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It’s not easy turning green

Ruth Young Training Consultant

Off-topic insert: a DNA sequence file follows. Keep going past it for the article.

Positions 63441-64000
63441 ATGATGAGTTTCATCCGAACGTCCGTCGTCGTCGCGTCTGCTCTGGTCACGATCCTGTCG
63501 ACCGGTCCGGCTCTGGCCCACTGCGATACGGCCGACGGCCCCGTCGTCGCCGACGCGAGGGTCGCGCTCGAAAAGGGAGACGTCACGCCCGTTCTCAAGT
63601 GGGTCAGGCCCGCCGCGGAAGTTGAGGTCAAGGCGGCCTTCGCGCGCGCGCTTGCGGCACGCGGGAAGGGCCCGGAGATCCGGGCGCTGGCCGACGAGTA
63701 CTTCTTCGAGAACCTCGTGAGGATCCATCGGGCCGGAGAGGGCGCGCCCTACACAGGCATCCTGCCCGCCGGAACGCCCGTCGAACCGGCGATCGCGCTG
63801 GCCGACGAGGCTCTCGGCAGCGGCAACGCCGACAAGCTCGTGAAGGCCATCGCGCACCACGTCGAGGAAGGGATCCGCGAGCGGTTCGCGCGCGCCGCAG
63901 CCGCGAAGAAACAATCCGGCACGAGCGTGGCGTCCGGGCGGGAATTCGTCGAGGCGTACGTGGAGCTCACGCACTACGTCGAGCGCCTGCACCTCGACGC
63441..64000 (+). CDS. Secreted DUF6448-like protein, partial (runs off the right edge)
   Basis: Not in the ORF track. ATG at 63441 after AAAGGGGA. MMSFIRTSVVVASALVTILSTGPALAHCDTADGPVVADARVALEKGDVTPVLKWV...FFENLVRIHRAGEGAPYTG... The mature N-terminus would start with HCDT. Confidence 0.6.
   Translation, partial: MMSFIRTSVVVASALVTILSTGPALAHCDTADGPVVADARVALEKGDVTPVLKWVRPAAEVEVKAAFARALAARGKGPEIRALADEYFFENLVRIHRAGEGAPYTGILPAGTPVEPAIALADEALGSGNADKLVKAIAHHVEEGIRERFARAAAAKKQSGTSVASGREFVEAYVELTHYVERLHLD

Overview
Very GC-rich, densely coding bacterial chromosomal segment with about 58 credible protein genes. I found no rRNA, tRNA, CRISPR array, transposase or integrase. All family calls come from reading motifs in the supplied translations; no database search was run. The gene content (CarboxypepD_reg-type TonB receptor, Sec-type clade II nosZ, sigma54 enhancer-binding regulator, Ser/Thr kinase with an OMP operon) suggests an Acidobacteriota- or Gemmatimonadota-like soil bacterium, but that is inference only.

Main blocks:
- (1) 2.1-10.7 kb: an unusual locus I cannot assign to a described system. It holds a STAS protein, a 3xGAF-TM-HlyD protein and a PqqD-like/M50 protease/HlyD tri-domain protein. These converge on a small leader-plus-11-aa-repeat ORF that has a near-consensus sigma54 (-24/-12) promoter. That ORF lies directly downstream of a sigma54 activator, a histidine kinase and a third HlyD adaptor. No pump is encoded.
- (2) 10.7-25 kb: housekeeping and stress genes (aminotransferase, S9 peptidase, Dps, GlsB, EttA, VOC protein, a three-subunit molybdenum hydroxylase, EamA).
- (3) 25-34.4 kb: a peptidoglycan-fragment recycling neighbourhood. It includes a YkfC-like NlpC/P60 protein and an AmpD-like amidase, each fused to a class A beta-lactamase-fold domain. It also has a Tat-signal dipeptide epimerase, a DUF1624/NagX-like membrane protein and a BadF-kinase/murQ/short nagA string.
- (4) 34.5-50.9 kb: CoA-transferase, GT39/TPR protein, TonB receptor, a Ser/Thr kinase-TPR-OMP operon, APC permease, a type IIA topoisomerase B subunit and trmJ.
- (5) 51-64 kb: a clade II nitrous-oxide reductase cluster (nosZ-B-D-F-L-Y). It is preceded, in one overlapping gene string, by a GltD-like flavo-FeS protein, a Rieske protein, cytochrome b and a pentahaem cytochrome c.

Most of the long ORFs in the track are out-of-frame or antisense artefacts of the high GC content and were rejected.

The European Union is committed to becoming the first climate neutral continent by 2050. This will require a transformation of our energy system. As recently reported by WindEurope, 15% of Europe’s electricity consumption is met by wind but is not building enough to deliver the European Green Deal. Are we seeing a similar trend in Ireland or with our ambition for 70% renewable electricity by 2030, have we the framework needed to buck the trend? In this month’s Perspective, we look at the wind installation rates in Europe, the outlook for future installation and Irelands role in the European Green Deal. We’ve seen in recent months details start to emerge of new Commission President Ursula von der Leyen’s Green Deal. The objective of the European Green Deal is to achieve carbon neutrality in the EU by 2050, stating “a power sector must be developed that is based largely on renewable sources, complemented by the rapid phasing out of coal and decarbonising gas”. This will be enshrined in climate law by March 2020 and will mean the current EU emission reduction targets for 2030 will need to increase from the current 40% cut in greenhouse gas (GHG) emissions against 1990 levels to more than 50%. Is offshore wind the answer? As we would expect, the green deal identifies renewable energy sources as playing an essential role in a carbon neutral Europe, specifically setting the ambition to develop the full potential of Europe’s offshore wind energy. Undoubtably, many more gigawatts ...

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